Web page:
Posts Tagged: Cynthia Cruz
First, in the Saturday Interview, Penny Perkins speaks with Ramona Ausubel about Ausubel’s latest novel, Sons and Daughters of Ease and Plenty, her previous collections, and “the ways that stories change the real chemistry of the world.”
Then, Jeff Lennon reviews Cynthia Cruz’s “swirling” fourth poetry collection, How The End Begins....more
Meanwhile, the inimitable Brandon Hicks illustrates the exhaustive contents of his 2005 Saturn Ion.
Then, in the eighth installment of The Conversation, Jayson Smith and A.H....more
GUIDEBOOKS FOR THE DEAD
And the enchantment
of children’s hospitals.
First, Diana Whitney reviews Cynthia Cruz’s poetry collection, Wunderkammer, meaning “cabinet of curiosities.” This is a book of “delicious… detail.” Cruz’s poems, Whitney declares, “have a wry sense of humor that tempers the traumas they reveal.” The poet, who was born in Germany, transports readers from Berlin to upstate New York, from death to madness to redemption....more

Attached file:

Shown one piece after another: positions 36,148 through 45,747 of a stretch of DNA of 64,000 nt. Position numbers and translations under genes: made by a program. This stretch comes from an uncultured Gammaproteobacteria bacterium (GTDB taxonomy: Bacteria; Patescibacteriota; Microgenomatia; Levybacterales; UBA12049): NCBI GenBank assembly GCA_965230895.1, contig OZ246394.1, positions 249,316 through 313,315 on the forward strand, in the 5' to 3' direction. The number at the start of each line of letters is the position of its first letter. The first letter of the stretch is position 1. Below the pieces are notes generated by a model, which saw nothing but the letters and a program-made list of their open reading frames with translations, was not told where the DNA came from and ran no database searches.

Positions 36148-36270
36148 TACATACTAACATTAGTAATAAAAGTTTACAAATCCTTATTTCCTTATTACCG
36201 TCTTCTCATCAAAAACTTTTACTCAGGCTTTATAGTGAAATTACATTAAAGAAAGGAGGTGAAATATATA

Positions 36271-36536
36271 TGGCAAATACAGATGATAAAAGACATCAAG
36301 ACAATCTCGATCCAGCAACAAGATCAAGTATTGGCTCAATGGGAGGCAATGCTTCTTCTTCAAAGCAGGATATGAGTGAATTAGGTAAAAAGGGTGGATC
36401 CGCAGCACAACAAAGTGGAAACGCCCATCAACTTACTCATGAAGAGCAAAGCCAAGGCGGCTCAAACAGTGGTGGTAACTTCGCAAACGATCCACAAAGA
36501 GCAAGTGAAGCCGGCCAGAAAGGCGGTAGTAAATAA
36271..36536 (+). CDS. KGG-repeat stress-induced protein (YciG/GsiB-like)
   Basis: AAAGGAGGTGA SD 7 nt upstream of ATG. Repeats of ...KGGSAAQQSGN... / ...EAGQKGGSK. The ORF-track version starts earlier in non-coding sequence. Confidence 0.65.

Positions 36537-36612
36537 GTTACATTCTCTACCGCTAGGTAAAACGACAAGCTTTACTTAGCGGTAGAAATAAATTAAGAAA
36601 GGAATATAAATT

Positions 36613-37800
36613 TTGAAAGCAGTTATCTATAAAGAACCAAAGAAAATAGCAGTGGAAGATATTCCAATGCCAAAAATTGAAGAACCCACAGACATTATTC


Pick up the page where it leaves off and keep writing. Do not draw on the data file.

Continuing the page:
In the latest “The Last Book I Loved,” S. Hope Mills tackles the thriller-esque 1959 novel, The Haunting of Hill House. Shirley Jackson’s talents are strong enough to spook even the avowedly un-spookable—that woman, Mills admits, “knew what it meant to be haunted.”
And Heather Partington reviews Maude Casey’s novel inspired by the true story of a 19th century man “afflicted by ‘traveling fuge,’ or dromomania.” The Man Who Walked Away is a careful analysis of the connection between language and memory, filtered through the lens of a truly unique doctor-patient relationship....more